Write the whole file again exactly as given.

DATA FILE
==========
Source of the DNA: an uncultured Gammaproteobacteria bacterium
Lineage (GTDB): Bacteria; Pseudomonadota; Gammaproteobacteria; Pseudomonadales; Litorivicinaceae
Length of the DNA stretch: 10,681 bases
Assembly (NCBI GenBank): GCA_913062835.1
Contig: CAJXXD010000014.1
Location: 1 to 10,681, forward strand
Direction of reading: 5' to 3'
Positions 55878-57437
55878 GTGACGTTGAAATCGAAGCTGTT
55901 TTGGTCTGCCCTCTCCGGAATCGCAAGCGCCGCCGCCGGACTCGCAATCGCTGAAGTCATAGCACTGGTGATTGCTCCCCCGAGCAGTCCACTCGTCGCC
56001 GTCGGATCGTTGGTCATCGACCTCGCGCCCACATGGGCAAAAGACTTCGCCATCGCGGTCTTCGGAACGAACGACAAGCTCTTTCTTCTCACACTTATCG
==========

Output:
Source of the DNA: an uncultured Gammaproteobacteria bacterium
Lineage (GTDB): Bacteria; Pseudomonadota; Gammaproteobacteria; Pseudomonadales; Litorivicinaceae
Length of the DNA stretch: 10,681 bases
Assembly (NCBI GenBank): GCA_913062835.1
Contig: CAJXXD010000014.1
Location: 1 to 10,681, forward strand
Direction of reading: 5' to 3'
Positions 55878-57437
55878 GTGACGTTGAAATCGAAGCTGTT
55901 TTGGTCTGCCCTCTCCGGAATCGCAAGCGCCGCCGCCGGACTCGCAATCGCTGAAGTCATAGCACTGGTGATTGCTCCCCCGAGCAGTCCACTCGTCGCC
56001 GTCGGATCGTTGGTCATCGACCTCGCGCCCACATGGGCAAAAGACTTCGCCATCGCGGTCTTCGGAACGAACGACAAGCTCTTTCTTCTCACACTTATCG